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The Sneedville news. (Sneedville, Tenn.) 191?-19??, September 22, 1922, Image 2

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Persistent link: https://chroniclingamerica.loc.gov/lccn/sn97065558/1922-09-22/ed-1/seq-2/

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St Louis Woman Relieved by
Lydia E. Pinkham'i Veg
etable Compound
EL LouU, Mo. "I was bothered
'with cramps and pains every month and
inaa D&cnacne ana
-, - . v y
I"''"fl4aa . """"""O'miUmuillill I i.ijjuxiuiujj i iiixjjjiiiiujiiiui
' l
had to go to bed as I
r, .
could not work. My
mother and any
whole family always
took Lvdia E. rink-
ham's Vegetable
Compound lor such
troubles and they
induced me to try it
and it has helped me
very much. I don't
have cramps any
more, and l can do
iinv housework all through the month.
, I recommend your Vegetable Compound
to my friends for female troubles."
Mrs. Della Scholz, 1412 Salisbury
Street, St. Louis, Mo.
Just think for a moment Lydia E.
Pinkham'a Vegetable Coanpound has
been in use for nearly fifty years. It is
prepared from medicinal plants, by ths
utmost pharmaceutical skilL and supe
irior methods. The ingredients thus
combined in the Compound correct ths
conditions which cause such annoying
symptoms as had been troubling Mrs.
Scholx. The Vegetable Compound exer
cises restorative influence of the most
desirable character, correcting ths trou
ble in a gentle but efficient manner.
This is noted, by the disappearance, one
after another, of ths disagreeable
Sacrifice to ths Firs Fiend.
' Completely hemmed In by flamed
while fighting a forest fire recently
near I'enfleld, on ths Low Grade
(branch, Joseph Golla, section foreman,
who Is aged sixty-four, promptly or
ganlied his gang to conquer the
flames. Leading his men with youth
Xul vigor, he became separated from
thern. The Are suddenly encircled
htm. To save his life he had to make
blind dash through the wall of Are.
Jlli beard, which had embellished his
chin for the greater part of his forty
years of service, was wuolly burned
ff. reunalyvaniS News,
I Triumph In Right Beginnings.
In contemplation If 'a mnn begin
With certainties, he shall end In
doubts, but If hs will be content to
licgln with doubts, hs shall end In
certainties. Ha con.
Sure Relief
Hot water
Sure Relief
25 and 7Sf Packs everywhere
JtefisW Without th4 Uit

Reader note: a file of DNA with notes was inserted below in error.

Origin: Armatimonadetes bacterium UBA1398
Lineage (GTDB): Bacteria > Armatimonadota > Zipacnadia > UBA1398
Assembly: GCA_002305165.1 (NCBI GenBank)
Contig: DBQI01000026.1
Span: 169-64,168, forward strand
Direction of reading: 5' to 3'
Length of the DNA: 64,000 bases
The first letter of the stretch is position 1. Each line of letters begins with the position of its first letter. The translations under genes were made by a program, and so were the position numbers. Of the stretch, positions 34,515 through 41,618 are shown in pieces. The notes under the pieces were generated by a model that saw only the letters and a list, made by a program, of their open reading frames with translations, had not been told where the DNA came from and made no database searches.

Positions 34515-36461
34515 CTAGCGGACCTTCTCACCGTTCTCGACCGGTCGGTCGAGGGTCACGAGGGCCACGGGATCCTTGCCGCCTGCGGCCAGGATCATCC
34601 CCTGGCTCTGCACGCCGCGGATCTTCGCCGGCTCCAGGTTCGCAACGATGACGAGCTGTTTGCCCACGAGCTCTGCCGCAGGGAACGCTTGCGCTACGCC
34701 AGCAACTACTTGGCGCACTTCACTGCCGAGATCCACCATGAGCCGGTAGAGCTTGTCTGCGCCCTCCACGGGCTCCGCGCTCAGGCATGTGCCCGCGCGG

of Uuialivti
Nujol la lubricant aot a
Bsodkla or laxative so
eaaaot grips.
Wan yon are constipated,
ot eaoega of N store's
lubricating liquid Is pro
duced la Ue bowel to keep
the food waats soft and
atevlag. Doctors prescribe
jxujoi pecs
it SCU like
this aataral
lubricant a ad
taes replaces
It. Try U to
day. mm
CUm V (WmM-I'JI St Sm CWft
If im guSn Im et c- MrrfvrH.i ft mn kmd
not H p til AlBASSN and k trM
SXaAVAM ariS rrm wr otKr. '.W.l
jrautf otnatj ! tmm Itwl. Tow mtmrf mtU
SXAASAN U U w4 oWwnl tmU t tK
Mil - - X-valMlaalHMl
mm r.nt in.
Ir, i
ll U
1 Salvaging the wreck of Sampalo Correla. seaplane of the New Tc. . to-Braxil flyers, off Cape. Maysl. 2
Queen Tltsnls (Miss Edna Freeman of East Orange) and ber court at th Asbury Park baby parade. 3 First pho
tograph ahowing the occupation of Milan by the Italian Faciatl to breti general strike.
Shop Crafts Policy Committee
Called to Chicago; Strike
May Be Settled.
Govsrnmsnt Will Not Enforcs Injunc
tion Too Drsstlcslly Ending of ths
Anthracite Strike Landslide for
Lb Follette In Wisconsin
Greeks Whlppsd by Turks.
SETTLEMENT of the rallusy shop,
men's strike may be ut hund. Last
week II. M. Jewell, lieud of the shop
crafts, called their policy committee
to meet lu Chicago Kepteuiber 11, the
duy set for hearings on the motion to
tnuktt iermntietit the sweeping Injunc
tion ol'tulned by Attorney (uierul
tnugherty. There are IH uieiobers of
the committee, and some of thetu auld
freely that It was obvious that a set
tlement wus In night.
President Wlllard of the llaltlmore
thlo was said to be working on a
plun for sepnrute agreements.
On the other hand, various railway
executives flatly denied that any move
ment was on foot looking to an agree
ment with Ihe shopmen. Their chulr-
tnan, T. DeWltt Cuyler, a averted the
railways already hud won the strike,
that on September 1 they had 305,000
shopmen ut work, and are adding Jbou
sutids dully to their shop forces.
(.'rltlt'lKiu of the unparalleled ln-
cluMlveneM of the Injunction Untied by
Judge Wllkerson was not confined to
liihor circle by any meuiia, being
shuml by mtMiiliers of rongreM, many
editors and other prettuinatily until
anel ixtminis. I'rolmlily taking note
of this fact, the admlnlNtratlon let It
be known that the government had
bo Intention of enforcing the Injunc
tion to the point f abridgment of
free upeevh or otherwise Invading the
CoiiHtltutliHial liberties of rltlxen. At
trrney Oeneral Ihiugherty lndlcatel
that there would be no Interference
with lubor meetings "held for Inwful
puriMifen," but-that the government
would step In If the strike meeting
Were for the purpose of "Inciting
riots" or other violation of the law,
8o far orgnnlced labor baa practically
lfnorel the restraining order, but the
government ageiitu, while ketliX
Close watch on the proceeding, have
done little In the way of attempting
enforcement. Naturally, on Lnlior day,
the union leaders, from Prellont
(or',M'n down, took the opKrtiinlty
to attack bitterly the action of the
i.ttorney general. Later the InUtr
chief tiinpNtl out a plun of attack on
the Injunction, seeking counter Injunc
tion. "".; -
Talk of a general strike Inrccly mih-
slihil during the week, for all but the
ntore rndlcul InlMNrTte recogiilx-l that
such a thing, hitherto unknown In the
'tilled SlHle. -oilld not iciwd.
They prulMibly real lie, al-. that lhj
workfr. no lc limn the rent nf tle
M-piibitln, mi1i m l'irli of iii,m